Cowpox is a viral disease that primarily occurs in cattle and other farm animals. The virus is also found in wild rodents, such as voles and squirrels.
Cowpox virus infections in cats are very rare but have been reported. Cowpox is a poxvirus that causes relatively mild diseases in people and other mammals. In cats, cowpox is rare but has been reported. The virus can be transmitted by direct contact with infected animals or from people.
The signs of infection are similar to those of feline vaccinia; however, they tend to be less severe. Cowpox lesions may also occur on the conjunctiva (the membrane covering the eye) and/or in the mouth or nose of infected cats. If your cat does have an outbreak of cowpox, it will likely last only a few weeks at most (sometimes up to six months) and then resolve itself without treatment and pet medication if your pet’s immune system is healthy enough to fight off the infection on its own.
No Specific Treatment Or Vaccine Is Available
There is no specific pet medicine treatment or vaccine available for cowpox in cats. Your veterinarian will diagnose the infection based on your cat’s clinical signs and a skin scraping that reveals the causative organism. The appropriate therapy depends on what type of virus is causing the infection.
A Cat With Suspected Cowpox Should Be Isolated
If you suspect your cat has cowpox, keeping them away from other animals and people is important, and disinfect all the cat’s scratching posts and your cat’s litter boxes. You should isolate the cat in a separate room and avoid letting anyone who is sick or immunocompromised come into contact with the animal until they have been tested for exposure to cowpox. If you do not yet have a diagnosis of cowpox, it is also recommended that you wear gloves when handling your pet so as not to transmit any viruses if they are present in its saliva.
If someone who was exposed to cowpox develops symptoms after coming into contact with your cat, they should immediately report those symptoms to their doctor and inform them of any potential exposure that may have occurred before coming down with the illness themselves.
Several Options For Identifying Causative Organism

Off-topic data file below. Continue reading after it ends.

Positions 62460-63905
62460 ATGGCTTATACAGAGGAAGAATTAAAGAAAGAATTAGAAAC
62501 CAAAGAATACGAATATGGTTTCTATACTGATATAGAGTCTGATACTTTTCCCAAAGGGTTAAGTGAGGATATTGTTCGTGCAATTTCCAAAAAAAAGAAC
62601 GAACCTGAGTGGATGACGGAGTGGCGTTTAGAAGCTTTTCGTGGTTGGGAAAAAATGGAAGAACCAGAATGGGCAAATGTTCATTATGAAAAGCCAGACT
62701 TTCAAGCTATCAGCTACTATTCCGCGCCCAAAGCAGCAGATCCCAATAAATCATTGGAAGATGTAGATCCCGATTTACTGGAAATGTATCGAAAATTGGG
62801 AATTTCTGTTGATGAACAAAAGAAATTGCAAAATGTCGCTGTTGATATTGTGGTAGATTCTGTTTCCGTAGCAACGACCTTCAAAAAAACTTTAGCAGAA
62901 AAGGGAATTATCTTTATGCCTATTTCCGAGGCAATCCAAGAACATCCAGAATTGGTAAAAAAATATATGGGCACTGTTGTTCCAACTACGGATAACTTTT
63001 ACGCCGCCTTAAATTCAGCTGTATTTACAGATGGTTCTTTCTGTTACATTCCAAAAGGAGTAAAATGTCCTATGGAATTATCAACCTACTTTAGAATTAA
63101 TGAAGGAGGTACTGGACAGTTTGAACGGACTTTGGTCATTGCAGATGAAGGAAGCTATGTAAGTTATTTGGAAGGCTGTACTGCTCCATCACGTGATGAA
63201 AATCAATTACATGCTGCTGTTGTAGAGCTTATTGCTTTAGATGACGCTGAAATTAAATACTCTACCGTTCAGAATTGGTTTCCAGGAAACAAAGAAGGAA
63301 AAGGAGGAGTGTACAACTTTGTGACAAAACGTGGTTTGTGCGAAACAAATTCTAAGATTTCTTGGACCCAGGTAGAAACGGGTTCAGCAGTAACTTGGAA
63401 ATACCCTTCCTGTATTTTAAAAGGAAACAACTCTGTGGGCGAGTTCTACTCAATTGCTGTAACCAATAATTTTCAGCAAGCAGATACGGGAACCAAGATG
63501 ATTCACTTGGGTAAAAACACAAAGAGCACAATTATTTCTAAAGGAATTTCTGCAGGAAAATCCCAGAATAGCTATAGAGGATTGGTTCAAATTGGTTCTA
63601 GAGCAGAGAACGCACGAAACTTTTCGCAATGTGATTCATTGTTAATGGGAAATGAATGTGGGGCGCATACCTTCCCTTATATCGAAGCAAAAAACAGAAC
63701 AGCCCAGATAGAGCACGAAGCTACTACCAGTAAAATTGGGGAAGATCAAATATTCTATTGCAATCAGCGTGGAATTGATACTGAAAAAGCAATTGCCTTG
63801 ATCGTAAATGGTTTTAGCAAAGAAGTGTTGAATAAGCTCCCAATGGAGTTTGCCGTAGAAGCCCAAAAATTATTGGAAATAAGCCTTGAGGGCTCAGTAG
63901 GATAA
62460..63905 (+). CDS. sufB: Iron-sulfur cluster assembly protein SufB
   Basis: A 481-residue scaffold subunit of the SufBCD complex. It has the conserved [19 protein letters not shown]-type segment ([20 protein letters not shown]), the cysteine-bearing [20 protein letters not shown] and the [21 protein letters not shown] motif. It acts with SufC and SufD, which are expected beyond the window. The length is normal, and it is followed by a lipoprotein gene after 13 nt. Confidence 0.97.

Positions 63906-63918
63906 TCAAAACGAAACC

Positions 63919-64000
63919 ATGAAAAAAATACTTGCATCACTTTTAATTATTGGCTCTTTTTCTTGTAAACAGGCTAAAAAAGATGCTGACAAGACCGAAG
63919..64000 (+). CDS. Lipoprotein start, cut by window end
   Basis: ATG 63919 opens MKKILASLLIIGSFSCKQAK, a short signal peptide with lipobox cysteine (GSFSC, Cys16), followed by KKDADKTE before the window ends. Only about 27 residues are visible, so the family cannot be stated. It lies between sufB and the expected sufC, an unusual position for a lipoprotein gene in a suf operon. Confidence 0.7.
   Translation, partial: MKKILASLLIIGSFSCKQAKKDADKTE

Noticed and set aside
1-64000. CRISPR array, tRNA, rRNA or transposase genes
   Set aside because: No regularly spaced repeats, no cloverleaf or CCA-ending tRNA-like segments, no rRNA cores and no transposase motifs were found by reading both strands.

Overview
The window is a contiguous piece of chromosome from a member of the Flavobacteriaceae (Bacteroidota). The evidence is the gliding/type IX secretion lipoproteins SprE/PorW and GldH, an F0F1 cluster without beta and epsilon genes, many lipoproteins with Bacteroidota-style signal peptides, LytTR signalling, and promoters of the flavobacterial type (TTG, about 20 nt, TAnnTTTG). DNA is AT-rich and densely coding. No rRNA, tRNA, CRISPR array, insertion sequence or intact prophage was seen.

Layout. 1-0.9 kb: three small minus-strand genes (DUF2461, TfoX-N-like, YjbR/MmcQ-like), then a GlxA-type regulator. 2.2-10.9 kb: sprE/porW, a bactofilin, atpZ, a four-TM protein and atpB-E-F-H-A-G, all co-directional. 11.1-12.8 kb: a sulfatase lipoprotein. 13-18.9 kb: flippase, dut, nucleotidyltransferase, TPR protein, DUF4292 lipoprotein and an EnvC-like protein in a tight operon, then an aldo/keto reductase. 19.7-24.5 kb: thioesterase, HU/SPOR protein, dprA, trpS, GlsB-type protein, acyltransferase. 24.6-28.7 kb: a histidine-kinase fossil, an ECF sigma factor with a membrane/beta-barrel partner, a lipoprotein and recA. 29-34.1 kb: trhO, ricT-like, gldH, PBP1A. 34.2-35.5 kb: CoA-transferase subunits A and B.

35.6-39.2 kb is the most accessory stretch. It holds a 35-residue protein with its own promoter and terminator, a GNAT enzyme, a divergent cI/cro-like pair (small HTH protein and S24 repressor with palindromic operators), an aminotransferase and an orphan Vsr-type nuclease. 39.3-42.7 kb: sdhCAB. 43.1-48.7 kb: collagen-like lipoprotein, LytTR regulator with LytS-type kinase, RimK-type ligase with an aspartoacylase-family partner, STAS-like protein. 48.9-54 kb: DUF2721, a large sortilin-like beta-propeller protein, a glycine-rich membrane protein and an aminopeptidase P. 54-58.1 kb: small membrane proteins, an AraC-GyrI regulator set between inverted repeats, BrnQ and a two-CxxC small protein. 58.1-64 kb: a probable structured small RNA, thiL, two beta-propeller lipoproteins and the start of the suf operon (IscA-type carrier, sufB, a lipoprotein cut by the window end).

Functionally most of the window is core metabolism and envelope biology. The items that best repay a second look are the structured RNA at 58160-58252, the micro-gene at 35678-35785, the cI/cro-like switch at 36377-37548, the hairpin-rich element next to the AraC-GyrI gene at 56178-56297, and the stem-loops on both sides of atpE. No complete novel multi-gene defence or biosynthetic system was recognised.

Your veterinarian has several options, including antibiotics for cats, for identifying the causative organism, and for determining the appropriate therapy.
Test for the presence of the virus in tissues, blood samples, or urine samples. This may be done by taking a sample from the skin lesion and testing it using a variety of techniques that can detect small amounts of viral DNA or RNA or by taking a sample from an affected area (such as lymph nodes) and looking at it under a microscope to see if there are any signs that pox viruses were present.
Test for antibodies to cowpox virus in blood samples. To do this test, your veterinarian may take blood from your cat's tail vein or collect it directly from other parts of her body (such as her ears). The blood is then sent to a laboratory where technicians look for specific types of antibodies known as neutralizing antibodies.
Ask Your Veterinarian About What You Can Do
If you have a cat, you can take a few precautions to protect them from cowpox.
Ask your veterinarian about what you can do to protect your pet from cowpox. Vaccination for cats is not currently available, but if your vet sees signs of an outbreak in the area, he or she may recommend that your cat stay indoors and away from other animals that may carry the virus.
Keep cats away from rodents, rabbits, and other animals that may carry the virus.
If you think that some people in your family or community have been exposed to cowpox or are infected with the disease (and therefore contagious), keep your cat inside as much as possible until they get better or until they no longer pose a risk of spreading their illness to others.
If you suspect that your pet has cowpox, contact your veterinarian immediately. They will help you determine if your cat has been infected and can start treatment and get them on the right pet meds immediately.